14. A method for making a composite material according to claim 1, wherein enough of said certain element with a strong tendency to become oxidized is included within said molten matrix metal to completely reduce substantially all of said metallic oxide included in said inorganic binder.
Description
BACKGROUND OF THE INVENTION

The present invention relates to a method of manufacture of a composite material including reinforcing material such as fibers or whiskers or the like within a matrix of matrix metal, and more particularly relates to a method of manufacture of such a composite material utilizing a pressurized casting method in which the contact between the matrix metal and the reinforcing material is improved.

One per se well known set of methods of making composite materials of the above mentioned kind are the so called pressurized casting methods, in which the matrix metal is infiltrated into the interstices of the finely divided reinforcing material in the molten state under pressure. Such, for instance, are the high pressure casting method, the centrifugal casting method, the die casting method, the low pressure casting method, and the autoclave method. In particular, in the case of the high pressure casting method, the reinforcing material is inserted into a mold cavity of a casting mold, molten matrix metal is poured into said mold cavity onto the reinforcing material, and then pressure is applied to the matrix metal which is solidified while being kept under such pressure.

Now, in this high pressure casting method, it is a prior art concept, as proposed in Japanese Patent Application No. Sho 55-107040 (1980), for the reinforcing material to be preheated to a temperature of at least the melting point of the matrix metal, and to be maintained at that preheated temperature as the molten matrix metal is introduced into the casting mold. This preheating aids the penetration of the molten matrix metal into the interstices between the fibers, whiskers, particles, or the like of the reinforcing material, and is very helpful for producing a good quality composite material with good adhesion between the matrix metal and the reinforcing material. However, performing this preheating has the disadvantages of utilization of much energy, and also is quite troublesome with regard to handling.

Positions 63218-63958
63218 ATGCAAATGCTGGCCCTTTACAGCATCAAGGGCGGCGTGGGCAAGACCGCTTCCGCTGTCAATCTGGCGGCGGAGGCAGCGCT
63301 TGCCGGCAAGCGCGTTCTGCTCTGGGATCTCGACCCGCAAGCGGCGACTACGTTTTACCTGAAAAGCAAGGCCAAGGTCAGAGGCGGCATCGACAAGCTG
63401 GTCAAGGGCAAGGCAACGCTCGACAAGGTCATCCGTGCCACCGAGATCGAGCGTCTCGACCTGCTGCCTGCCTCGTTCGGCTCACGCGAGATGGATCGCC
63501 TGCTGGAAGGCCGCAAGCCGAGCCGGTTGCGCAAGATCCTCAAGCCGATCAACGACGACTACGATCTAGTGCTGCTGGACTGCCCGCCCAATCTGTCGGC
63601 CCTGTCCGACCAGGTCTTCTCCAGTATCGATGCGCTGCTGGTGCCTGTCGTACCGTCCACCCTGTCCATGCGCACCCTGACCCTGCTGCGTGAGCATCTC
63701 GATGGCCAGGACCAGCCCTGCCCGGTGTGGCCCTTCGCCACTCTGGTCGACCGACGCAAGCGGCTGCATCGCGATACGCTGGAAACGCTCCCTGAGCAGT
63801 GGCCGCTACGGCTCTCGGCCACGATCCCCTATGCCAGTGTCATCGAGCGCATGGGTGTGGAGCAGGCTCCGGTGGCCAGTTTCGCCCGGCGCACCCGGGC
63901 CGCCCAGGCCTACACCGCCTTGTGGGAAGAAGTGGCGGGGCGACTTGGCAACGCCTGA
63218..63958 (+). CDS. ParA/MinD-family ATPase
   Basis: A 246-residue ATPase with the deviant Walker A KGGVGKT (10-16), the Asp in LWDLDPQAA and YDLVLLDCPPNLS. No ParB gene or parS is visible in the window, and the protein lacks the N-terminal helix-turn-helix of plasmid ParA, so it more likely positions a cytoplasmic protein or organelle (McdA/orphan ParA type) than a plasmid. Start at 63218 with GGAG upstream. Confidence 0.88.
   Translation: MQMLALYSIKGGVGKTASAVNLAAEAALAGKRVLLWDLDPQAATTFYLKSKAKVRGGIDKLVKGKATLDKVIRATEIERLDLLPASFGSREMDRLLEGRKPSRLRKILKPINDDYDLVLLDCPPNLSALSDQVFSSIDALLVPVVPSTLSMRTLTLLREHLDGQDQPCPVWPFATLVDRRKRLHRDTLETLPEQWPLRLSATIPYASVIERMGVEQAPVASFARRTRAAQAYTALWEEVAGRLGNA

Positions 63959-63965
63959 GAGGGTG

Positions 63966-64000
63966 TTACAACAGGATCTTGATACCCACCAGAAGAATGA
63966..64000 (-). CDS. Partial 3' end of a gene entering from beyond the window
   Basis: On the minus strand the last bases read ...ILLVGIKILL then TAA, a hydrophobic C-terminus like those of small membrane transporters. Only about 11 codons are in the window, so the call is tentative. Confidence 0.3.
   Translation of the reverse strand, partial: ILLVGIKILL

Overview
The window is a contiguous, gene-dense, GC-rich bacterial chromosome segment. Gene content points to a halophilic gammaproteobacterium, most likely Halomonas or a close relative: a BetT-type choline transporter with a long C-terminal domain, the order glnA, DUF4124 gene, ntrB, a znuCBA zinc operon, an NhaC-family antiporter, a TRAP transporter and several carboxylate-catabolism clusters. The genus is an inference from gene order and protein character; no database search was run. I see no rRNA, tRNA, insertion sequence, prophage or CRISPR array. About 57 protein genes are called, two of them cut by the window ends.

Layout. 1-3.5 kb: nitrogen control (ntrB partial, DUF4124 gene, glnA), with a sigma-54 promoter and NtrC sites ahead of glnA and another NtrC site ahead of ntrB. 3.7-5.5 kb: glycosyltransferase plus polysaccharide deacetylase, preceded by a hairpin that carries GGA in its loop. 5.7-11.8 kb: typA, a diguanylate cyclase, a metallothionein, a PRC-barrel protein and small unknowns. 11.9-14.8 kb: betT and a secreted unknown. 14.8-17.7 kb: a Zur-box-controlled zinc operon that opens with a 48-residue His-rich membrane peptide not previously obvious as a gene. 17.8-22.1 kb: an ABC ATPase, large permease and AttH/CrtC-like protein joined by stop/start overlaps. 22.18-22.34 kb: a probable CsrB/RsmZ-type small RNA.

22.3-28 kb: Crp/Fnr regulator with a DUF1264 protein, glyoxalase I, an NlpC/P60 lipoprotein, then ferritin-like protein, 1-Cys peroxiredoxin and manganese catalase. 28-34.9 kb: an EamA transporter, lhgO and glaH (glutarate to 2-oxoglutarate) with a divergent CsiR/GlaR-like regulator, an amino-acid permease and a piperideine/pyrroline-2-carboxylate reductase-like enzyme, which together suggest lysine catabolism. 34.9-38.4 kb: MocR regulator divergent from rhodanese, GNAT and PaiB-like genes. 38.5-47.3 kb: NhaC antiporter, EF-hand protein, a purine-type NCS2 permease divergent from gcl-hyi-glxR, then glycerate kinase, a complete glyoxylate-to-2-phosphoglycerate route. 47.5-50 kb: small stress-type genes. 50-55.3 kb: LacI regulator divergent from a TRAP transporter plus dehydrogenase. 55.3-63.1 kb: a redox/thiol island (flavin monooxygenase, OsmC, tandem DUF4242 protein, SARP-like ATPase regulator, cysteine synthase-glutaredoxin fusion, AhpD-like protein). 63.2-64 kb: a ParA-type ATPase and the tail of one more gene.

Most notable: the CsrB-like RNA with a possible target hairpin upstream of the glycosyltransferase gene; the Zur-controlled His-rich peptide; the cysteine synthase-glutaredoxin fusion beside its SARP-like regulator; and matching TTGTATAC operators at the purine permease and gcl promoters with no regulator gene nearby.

Further, in this high pressure casting method, it is also a prior art concept, as proposed in Japanese Patent Application No. Sho 56-132538 (1981), for the reinforcing material to be formed into a body of a definite and quite sturdy shape in advance, before being inserted into the cavity of the casting mold. This is done in order to keep the reinforcing material fixed in a desired density, shape, and orientation during the high pressure casting process without the use of any particular special means for holding it in position in the casting mold. The concept is also well known for this forming of the reinforcing material into a formed mass in advance to be done by bonding together the fibers, whiskers, particles, or the like of the reinforcing material by the use of an inorganic binder, such as silica: a mass of the reinforcing material formed into the desired shape is steeped in an aqueous sol or the like containing the inorganic binder, and is then dried, so that the inorganic binder sticks the fibers or the like of the mass securely together. This method is very effective for ensuring that the reinforcing material is kept fixed in a desired density, shape, and orientation during the high pressure casting process; but because some of the inorganic binder remains around the fibers or the like of the reinforcing material after infiltration by the molten matrix metal, even if as described above preheating of the reinforcing material mass to a temperature equal to or higher than the melting point of the matrix metal is carried out, the contact and adhesion between the reinforcing material and the matrix metal may be deteriorated, and it is not always assured that a composite reinforced material of a high quality is produced.

SUMMARY OF THE INVENTION